|Start Page Number:||252|
|End Page Number:||273|
|Publication Date:||May 2016|
|Journal:||European Journal of Information Systems|
|Authors:||Sugumaran Vijayan, Rao H Raghav, Kim Dan J, Yim Myung-Seong|
|Keywords:||computers: information, internet, marketing, behaviour, retailing|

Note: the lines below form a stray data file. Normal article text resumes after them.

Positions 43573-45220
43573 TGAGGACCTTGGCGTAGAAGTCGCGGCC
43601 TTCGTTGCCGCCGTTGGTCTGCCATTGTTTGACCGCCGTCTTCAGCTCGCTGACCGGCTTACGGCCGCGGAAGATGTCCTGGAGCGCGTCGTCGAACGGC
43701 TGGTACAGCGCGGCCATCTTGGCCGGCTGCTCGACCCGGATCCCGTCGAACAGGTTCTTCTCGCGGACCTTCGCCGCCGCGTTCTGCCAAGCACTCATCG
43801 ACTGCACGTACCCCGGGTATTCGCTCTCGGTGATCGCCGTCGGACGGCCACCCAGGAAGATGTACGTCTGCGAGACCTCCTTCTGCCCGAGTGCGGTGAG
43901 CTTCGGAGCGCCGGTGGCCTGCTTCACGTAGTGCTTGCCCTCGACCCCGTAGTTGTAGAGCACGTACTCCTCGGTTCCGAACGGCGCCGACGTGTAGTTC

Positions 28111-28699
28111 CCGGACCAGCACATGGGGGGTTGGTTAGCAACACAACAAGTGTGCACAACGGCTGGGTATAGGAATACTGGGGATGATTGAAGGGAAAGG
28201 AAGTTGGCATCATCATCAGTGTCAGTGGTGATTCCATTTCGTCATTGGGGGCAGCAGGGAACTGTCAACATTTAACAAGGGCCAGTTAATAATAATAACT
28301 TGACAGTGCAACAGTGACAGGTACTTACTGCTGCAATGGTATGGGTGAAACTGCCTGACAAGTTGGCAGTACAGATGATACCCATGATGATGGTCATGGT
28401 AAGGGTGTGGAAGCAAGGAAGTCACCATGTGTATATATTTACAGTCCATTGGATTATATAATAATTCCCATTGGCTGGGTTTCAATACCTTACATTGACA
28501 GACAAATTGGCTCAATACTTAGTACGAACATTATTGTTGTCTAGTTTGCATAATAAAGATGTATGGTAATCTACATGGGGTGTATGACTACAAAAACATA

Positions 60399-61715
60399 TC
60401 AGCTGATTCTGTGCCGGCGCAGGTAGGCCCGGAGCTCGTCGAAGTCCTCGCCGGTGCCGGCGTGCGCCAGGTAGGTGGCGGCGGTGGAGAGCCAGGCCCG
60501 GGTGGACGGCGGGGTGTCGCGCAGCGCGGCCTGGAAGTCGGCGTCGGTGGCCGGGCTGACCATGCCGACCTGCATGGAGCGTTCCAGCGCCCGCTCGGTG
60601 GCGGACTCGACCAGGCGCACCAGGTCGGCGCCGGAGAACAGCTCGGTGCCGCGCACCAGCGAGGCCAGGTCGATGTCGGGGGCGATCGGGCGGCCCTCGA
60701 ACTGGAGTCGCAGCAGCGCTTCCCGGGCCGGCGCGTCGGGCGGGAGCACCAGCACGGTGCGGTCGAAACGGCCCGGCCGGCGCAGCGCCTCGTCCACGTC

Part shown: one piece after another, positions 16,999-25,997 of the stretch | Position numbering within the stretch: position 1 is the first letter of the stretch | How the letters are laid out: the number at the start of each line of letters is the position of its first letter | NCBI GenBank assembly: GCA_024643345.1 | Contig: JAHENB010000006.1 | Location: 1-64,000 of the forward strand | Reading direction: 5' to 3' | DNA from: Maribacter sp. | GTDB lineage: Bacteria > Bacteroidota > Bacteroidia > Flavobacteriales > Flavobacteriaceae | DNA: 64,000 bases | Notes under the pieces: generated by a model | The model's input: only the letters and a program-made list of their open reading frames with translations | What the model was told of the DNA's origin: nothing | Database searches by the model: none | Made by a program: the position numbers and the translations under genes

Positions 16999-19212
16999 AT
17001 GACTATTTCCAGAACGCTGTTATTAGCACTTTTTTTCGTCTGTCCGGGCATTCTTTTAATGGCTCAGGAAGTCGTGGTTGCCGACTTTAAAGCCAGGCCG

Trust is considered as a critical enabler in reducing consumer concerns regarding e‐commerce transactions. Another enabler that helps reduce consumers’ concerns is Web Assurance Seal Services (WASS). We suggest that both factors help in the reduction of a critical hindrance to e‐commerce, namely consumer concerns, and foster e‐commerce transactions. Prior research has focused on trust in e‐commerce, and separately, on the effectiveness of WASS within certain nations or cultures. However, given that e‐commerce is now a global phenomenon we contend that the national or cultural characteristics of consumers are important to understand. This comparative national research attempts to fill this gap. This study makes the following contributions: It identifies a hindrance (i.e., consumers’ concerns), and two enablers (i.e., effectiveness of WASS and trust) in e‐commerce technologies as a shopping channel (i.e., trust in e‐Channel). It proposes consumers’ concerns for e‐commerce as a second‐order three‐dimensional construct (i.e., security, privacy, and business integrity concern) and compares the effects of trust in e‐Channel and WASS on consumers’ e‐commerce transaction intention in two different national/cultural contexts (i.e., the U.S.A. and South Korea). The results of the study indicate that the perceived effectiveness of WASS of the U.S. consumers has a strong positive impact on their transaction intention and has a strong negative influence on their concerns for e‐commerce. In contrast, Korean consumers’ perceived effectiveness of WASS does not significantly influence their transaction intention and their concerns for e‐commerce. The results of group comparison analysis confirm that the strength of perceived effectiveness of WASS of the U.S. consumers is significantly stronger than that of Korean consumers. Interpretations from a cross‐national perspective, theoretical and practical implications as well as limitations are discussed.